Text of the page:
ST. LOUIS -- Talk about painting a town red.
America's heartland is draped in crimson. Or is it ruby? Cherry?
Just call it Cardinals red, and leave it at that.
The fountain in Kiener Plaza, in the heart of downtown, is splashing red water. The official pep rally to kick off the postseason starts at 8:30 this morning. The pregame music begins at 10 in Busch Stadium's Plaza of Champions.
You get the picture.
"When we made the playoffs in '96, this town was bonkers," ex-Cardinal and current Braves right fielder Brian Jordan said. "They've got great fans here, and they're going to be excited."
When tickets for the Division Series went on sale two weeks ago, they were snapped up in eight hours. Who's more popular here, Super Bowl champion Rams quarterback Kurt Warner or Cardinals 20-game winner Darryl Kile?
Don't bet against Kile and the Cardinals.
"I believe the fans give us an edge because of the adrenaline that it provides our club," Cardinals manager Tony LaRussa said. "It does not guarantee you anything, but it gives you an edge."
Already, LaRussa is playing mind games. He waited until near the end of Monday's press conference to announce that Kile, the scheduled Game 1 starter, will instead work Game 2. LaRussa's Game 1 starter? Rick Ankiel, a 21-year-old rookie without an inning of postseason experience under his belt. The left-hander was saddled with a no-decision and his first major league loss in a pair of starts against the Braves last year but didn't face them this season.
The Braves will counter with 19-game winner Greg Maddux, who is 4-1 with a 2.45 ERA in seven Division Series games.
"I don't know if (experience) is an advantage or not," Braves manager Bobby Cox said. "I have seen young guys come up, not have any experience in these things and do extremely well."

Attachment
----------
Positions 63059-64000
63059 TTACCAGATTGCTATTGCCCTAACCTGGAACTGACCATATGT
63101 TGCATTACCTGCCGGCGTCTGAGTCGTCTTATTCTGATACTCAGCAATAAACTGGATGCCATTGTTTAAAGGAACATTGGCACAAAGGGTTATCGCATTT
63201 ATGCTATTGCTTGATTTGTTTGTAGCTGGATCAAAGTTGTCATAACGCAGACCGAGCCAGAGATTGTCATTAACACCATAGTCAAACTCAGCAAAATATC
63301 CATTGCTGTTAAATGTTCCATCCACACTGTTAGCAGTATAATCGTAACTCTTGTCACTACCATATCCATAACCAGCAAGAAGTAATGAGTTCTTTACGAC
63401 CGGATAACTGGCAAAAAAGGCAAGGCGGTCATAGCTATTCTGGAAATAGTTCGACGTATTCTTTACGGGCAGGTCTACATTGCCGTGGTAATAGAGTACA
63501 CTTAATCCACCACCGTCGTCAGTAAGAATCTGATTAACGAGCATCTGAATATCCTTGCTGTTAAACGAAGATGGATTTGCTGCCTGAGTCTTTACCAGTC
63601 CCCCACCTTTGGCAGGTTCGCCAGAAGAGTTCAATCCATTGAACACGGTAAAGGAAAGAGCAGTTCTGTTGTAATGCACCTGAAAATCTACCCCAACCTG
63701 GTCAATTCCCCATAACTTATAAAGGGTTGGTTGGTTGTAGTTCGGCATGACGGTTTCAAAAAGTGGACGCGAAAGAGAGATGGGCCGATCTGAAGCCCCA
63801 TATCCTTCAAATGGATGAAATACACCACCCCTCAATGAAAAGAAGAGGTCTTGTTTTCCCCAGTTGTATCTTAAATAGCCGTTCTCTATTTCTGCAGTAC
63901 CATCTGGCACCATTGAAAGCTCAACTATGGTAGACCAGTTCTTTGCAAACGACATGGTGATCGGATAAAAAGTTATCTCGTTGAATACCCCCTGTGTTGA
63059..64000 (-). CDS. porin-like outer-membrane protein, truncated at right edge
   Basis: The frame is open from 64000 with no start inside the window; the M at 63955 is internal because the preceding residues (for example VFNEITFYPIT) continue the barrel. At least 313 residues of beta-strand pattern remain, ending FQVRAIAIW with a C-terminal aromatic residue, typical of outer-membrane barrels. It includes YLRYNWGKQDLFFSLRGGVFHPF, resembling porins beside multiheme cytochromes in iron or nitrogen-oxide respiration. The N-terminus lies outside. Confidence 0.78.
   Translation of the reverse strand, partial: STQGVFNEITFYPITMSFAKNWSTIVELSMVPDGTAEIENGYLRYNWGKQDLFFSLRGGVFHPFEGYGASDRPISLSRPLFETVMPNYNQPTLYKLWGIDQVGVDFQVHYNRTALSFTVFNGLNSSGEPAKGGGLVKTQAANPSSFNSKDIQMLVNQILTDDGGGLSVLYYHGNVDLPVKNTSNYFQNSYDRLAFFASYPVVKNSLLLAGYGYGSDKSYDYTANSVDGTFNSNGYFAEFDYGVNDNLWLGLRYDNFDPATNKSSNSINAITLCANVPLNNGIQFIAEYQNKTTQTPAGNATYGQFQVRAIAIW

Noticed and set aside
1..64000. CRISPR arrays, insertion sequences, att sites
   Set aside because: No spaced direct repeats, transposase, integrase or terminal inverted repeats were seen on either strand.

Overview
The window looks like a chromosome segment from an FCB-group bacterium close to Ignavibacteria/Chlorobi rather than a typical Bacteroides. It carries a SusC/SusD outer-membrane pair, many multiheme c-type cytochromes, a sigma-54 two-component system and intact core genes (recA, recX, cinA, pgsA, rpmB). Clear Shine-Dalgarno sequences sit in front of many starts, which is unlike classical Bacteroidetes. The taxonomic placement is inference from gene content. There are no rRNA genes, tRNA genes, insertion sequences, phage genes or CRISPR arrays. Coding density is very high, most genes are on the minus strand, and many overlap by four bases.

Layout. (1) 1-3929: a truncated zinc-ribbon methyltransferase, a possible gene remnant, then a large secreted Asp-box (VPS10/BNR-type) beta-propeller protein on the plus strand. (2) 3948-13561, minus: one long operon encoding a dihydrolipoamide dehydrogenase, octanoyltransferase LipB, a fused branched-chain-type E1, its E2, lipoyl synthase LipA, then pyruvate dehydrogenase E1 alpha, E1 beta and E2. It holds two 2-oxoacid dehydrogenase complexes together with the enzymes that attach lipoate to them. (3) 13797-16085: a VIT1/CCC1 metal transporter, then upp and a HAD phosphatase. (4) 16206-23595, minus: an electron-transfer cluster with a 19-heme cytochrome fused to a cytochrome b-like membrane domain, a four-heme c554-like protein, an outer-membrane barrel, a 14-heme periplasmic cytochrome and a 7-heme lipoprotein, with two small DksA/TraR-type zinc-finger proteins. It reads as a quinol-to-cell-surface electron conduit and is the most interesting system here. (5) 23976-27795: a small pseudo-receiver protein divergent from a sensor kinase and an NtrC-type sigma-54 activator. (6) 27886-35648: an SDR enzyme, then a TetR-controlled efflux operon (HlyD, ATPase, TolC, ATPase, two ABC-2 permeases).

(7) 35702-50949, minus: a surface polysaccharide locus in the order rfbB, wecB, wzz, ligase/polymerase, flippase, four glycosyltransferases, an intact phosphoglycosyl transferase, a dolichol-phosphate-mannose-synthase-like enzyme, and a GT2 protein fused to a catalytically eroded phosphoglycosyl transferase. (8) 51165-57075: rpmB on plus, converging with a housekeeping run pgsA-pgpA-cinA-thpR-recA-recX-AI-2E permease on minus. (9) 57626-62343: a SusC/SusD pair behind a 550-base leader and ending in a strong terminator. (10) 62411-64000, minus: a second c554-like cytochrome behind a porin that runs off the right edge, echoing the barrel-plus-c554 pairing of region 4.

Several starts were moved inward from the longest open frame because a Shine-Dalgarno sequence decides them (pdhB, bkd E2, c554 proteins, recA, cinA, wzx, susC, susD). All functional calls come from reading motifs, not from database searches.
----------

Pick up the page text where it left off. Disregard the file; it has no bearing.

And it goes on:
This is the first postseason series since 1991 the Braves haven't held home field advantage. That's not particularly troubling to a team that finished tied with the third-most road wins in the major leagues this season, but how they arrived in that unfamiliar position is alarming.
All-Star third baseman Chipper Jones, whose ninth-inning error Sunday opened the door to a painful 10-5 season-ending loss to the Rockies, says the Braves seem to turn themselves on and off like a water faucet, depending on the opponent and series. Tom Glavine, who led the majors with 21 wins, agrees.
"You look around at other teams in the postseason, and no one is better than us," he said. "But I don't think we're heads and shoulders above everyone else, either. I feel good about this team, but I can't tell what it's going to do."
The Cardinals and Braves share more than identical 95-67 records. Each team had more success in the other's stadium than in their home environs this season. After losing two of three to the Braves at Busch in early August, the Cardinals won three of four in a late-August series in Atlanta.
The Braves hit better than the Cardinals this season (.271-.270) but scored 77 fewer runs. Atlanta's pitchers compiled a better earned run average than their St. Louis counterparts (4.06-4.38) but had fewer strikeouts. The Cardinals posted a better fielding percentage (.981-.979), committed 18 fewer errors and turned 10 more double plays.
"The Cardinals have a little bit of everything," said Maddux, who didn't face the Cardinals this season. "They have speed, power, some hit-and-run guys, they can do a little bit of everything. They are a very balanced, very experienced lineup."
In appraising these two teams, it's almost as important to look at who's not playing as who is. First baseman Mark McGwire has not been in the lineup since early July because of patella tendinitis in his right knee. Then, catcher Mike Matheny was lost for the postseason last week when he cut his right fingers with a knife he received as a birthday present, an enormous blow to a Cardinals staff dependent on his game-calling and arm.
"It was a big blow to us because he controls the pitching staff," Cardinals left fielder Ray Lankford said.
Said Kile, "What Mike did, you really can't measure. The way he went about his business and his strength of character. That's why 24 guys went to visit him in the hospital the other night."
Carlos Hernandez, who has been bothered by a sore back, will catch Ankiel. Will Clark, who hit 12 home runs, five against the Braves after arriving in a July trade with the Orioles, has replaced McGwire at first base.
That leaves Big Mac as a looming presence on the bench.
"He is a guy that will be sitting there ready to break up a game any time," Cox said.
If that happens, this city may never recover.
Reach Bill Zack at email@example.com.